Connecting to the Internet exposes any network to security threats. Brute force and Denial of Service (DoS) attacks are common issues that can cause entire networks to crash. Solid firewalls, session border controllers, and other security devices can help ward off such attacks.

For IT executives, transitioning to SIP Trunking is a critical decision. Decision-makers should consider an SIP deployment that can support present business needs and easily adapt to unforeseen collaboration services well into the future.

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Internet of Things: How Telecoms Can Adjust to Meet New Data Realities

shutterstock_270920006The rapid development of the Internet of Things (IoT) has left many companies scrambling, trying to adapt to the explosive volumes of data that just weren’t predicted (or even imagined) 5-10 years ago. Infrastructures that were designed with maximum anticipated load usage back then simply aren’t prepared to meet growing IoT demands.

In fact, many experts now speculate that by the year 2020 there will be more than 50 million connected devices forming the Internet of Things. And although that amount may seem staggering, with constant innovation taking place in the form of wearable mobile technology and smart everything—from cars to coffee pots—that number may end up looking like a mere drop in the ocean.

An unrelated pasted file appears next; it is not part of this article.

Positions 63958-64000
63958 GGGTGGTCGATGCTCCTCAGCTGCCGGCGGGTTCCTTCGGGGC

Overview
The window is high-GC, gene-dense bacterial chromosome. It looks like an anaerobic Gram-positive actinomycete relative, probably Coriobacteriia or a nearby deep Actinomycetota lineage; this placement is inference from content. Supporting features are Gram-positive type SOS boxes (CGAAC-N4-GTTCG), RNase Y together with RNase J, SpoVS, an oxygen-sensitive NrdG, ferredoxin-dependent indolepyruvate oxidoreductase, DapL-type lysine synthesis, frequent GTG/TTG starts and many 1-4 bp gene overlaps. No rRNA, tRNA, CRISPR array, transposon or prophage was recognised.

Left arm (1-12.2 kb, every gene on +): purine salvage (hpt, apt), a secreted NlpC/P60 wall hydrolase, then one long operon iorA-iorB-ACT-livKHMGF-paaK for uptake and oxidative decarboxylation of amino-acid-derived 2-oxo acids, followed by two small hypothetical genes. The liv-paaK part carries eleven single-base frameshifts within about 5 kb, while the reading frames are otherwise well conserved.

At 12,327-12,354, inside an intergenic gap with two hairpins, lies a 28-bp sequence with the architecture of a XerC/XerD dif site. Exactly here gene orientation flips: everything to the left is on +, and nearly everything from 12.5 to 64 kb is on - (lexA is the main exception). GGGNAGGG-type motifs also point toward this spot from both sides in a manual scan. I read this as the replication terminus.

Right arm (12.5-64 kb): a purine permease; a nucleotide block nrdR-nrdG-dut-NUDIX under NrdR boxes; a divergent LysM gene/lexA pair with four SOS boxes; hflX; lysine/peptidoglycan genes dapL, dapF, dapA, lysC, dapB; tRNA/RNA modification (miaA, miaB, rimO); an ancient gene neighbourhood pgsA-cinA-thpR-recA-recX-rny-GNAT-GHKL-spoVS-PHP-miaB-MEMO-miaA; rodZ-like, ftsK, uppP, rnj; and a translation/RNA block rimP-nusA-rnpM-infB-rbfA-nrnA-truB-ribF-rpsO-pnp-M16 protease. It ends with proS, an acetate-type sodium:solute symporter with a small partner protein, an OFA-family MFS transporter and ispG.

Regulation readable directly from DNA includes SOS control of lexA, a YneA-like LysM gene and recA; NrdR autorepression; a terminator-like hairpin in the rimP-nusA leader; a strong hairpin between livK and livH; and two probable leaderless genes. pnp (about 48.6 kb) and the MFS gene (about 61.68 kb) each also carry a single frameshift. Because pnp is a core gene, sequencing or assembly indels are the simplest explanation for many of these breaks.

This situation is especially relevant for network operators in the telecom industry. Surging amounts of data coming in and the various new ways that business users need to analyze and access that information is placing a huge strain on systems. And typically, call centers are valiantly trying to cope with massive CDRs (call data records) from increased device connectivity and usage requirements.

Advantages of Adaptation

A major advantage to the Internet of Things is the capacity to analyze vast quantities of data in relation to patterns and other actionable information. However, this necessitates being able to store huge volumes of historical data for lengthy times frames.

And if database infrastructure and analytics are adapted appropriately, the competitive advantages include a host of customer service improvements such as:

  • The inclusion of value-added and customized services through enhanced analytics
  • Isolating patterns in archived CDRs to identify service issues and allow alterations in network configurations designed to eliminate them